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NEEDLE STICK AND SHARP INJURIESDR LEE OI WAHPENGARAH HCM
WHAT ARE NSI ? Are wounds caused by needles that accidentally puncture the skin. Hazards for people who work with hypodermic syringes and other needle equipment. Injuries occur when people use, disassemble or dispose of needles. Cont.
When not dispose of properly, needles can become concealed in linen or garbage and injure other workers. Transmit infectious diseases especially blood borne viruses. Despite published guidelines and training program, NSI remain an on-going problem.
Dr.T.V.Rao MD THE PROBLEM CDC estimates ~385,000 sharps injuries annually among hospital-based healthcare personnel (>1,000 injuries/day) Many more in other healthcare settings (e.g., emergency services, home care, nursing homes) Increased risk for blood borne virus transmission Costly to personnel and healthcare system 4
Dr.T.V.Rao MD Exposures which place health personnel at risk of blood borne infection –• A percutaneous injury e.g. Needle stick injury (NSI) or cut with a sharp instrument• Contact with the mucous membrane of eye or mouth• Contact with non-intact skin (abraded skin or with dermatitis)• Contact with intact skin when the duration of contact is prolonged with blood or other potential infected body fluids 5 5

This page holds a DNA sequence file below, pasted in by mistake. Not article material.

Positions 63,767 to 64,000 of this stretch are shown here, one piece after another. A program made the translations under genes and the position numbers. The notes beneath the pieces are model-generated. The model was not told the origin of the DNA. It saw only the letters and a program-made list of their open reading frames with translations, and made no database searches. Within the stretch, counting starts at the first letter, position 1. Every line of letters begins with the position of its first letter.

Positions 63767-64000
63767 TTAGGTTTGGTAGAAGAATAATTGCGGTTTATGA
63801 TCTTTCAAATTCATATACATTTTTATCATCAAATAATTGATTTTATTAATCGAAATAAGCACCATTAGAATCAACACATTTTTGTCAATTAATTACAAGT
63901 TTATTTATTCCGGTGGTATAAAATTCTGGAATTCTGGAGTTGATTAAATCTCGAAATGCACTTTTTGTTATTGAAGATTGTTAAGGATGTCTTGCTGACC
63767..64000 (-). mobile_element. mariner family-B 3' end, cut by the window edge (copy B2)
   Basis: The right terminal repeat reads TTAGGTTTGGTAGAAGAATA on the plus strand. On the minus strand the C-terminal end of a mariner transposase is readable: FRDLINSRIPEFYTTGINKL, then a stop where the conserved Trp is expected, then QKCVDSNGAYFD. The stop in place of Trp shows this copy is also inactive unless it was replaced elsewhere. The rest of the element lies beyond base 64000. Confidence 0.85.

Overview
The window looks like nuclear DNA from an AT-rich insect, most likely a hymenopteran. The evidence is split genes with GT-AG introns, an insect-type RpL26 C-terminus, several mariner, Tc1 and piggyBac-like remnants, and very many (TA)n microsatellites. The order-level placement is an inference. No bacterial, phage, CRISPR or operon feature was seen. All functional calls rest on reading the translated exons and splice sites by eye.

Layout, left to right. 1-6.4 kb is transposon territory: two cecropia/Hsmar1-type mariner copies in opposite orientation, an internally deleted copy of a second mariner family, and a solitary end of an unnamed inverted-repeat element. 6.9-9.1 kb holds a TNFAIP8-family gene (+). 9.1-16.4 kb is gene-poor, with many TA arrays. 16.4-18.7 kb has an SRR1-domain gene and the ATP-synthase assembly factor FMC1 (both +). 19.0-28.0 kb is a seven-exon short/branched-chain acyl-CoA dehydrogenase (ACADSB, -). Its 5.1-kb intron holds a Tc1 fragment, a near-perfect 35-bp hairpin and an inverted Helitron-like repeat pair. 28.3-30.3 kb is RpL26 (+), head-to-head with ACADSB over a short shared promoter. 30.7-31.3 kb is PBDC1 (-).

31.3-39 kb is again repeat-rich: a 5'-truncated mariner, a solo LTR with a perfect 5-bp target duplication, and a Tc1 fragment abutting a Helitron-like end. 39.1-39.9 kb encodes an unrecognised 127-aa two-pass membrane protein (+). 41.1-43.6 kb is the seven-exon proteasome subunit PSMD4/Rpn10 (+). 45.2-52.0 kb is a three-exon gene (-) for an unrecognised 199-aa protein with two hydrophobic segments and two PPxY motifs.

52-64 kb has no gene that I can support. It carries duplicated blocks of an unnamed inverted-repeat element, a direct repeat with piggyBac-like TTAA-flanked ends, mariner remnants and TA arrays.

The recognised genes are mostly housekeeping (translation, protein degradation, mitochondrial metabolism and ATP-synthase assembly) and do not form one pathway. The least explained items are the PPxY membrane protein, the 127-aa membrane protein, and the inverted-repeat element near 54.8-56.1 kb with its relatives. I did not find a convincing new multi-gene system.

Dr.T.V.Rao MD WHO IS AT RISK ? - Nursing Staff Emergency Care Providers Labor & delivery room personnel Surgeons and operation theater staff Lab Technicians Dentists Health cleaning/ mortuary staff / Waste Handlers 6
Dr.T.V.Rao MD WHO GETS INJURED? Clerical / Housekeeping/ Admin Maintenance 1% DentalOccupational 3% 1% Other Groups of Student 5% Healthcare 4% Personnel Exposed to TechnicianBlood/Body 15% Nurse Fluids, 43% Physician 28% 7
Dr.T.V.Rao MDHOW DO INJURIES OCCUR WITH HOLLOW-BORE NEEDLES? Transfer/Process Other Specimens 5% During Sharps 5% Disposal Access IV Line 13% 5% Handle/Pass Improper Equipment Disposal 6% 9% During Clean Up Recap Needle 9% Disposal 6% Related: In Transit to Disposal 35% Collision 4% W/Worker or Sharp Manipulate 10% Needle in Patient 28% 8 Circumstances Associated with Hollow-Bore Needle
Dr.T.V.Rao MDWHAT KINDS OF DEVICES USUALLY CAUSE SHARPS INJURIES? Hypodermic needles Blood collection needles Suture needles Needles used in IV delivery systems Scalpels 9
Dr.T.V.Rao MD WHAT INFECTIONS CAN BE CAUSED BY SHARP INJURIES?Sharps injuries can expose workers to anumber of blood borne pathogens that cancause serious or fatal infections. The pathogensthat pose the most serious health risks are Hepatitis B virus (HBV) Hepatitis C virus (HCV) Human immunodeficiency virus (HIV) 10
Dr.T.V.Rao MDRISKS OF SEROCONVERSION DUE TO SHARPS INJURY FROM A KNOWN POSITIVE SOURCE Virus Risk (Range) HBV 6-30%* HCV ~ 2% HIV 0.3% (*Risk for HBV applies if not HB vaccinated) 11
Dr.T.V.Rao MD HOW DO SHARPS INJURIES HAPPEN? Who gets injured? Where do they happen? When do injuries occur? What devices are involved? How can they be prevented? 12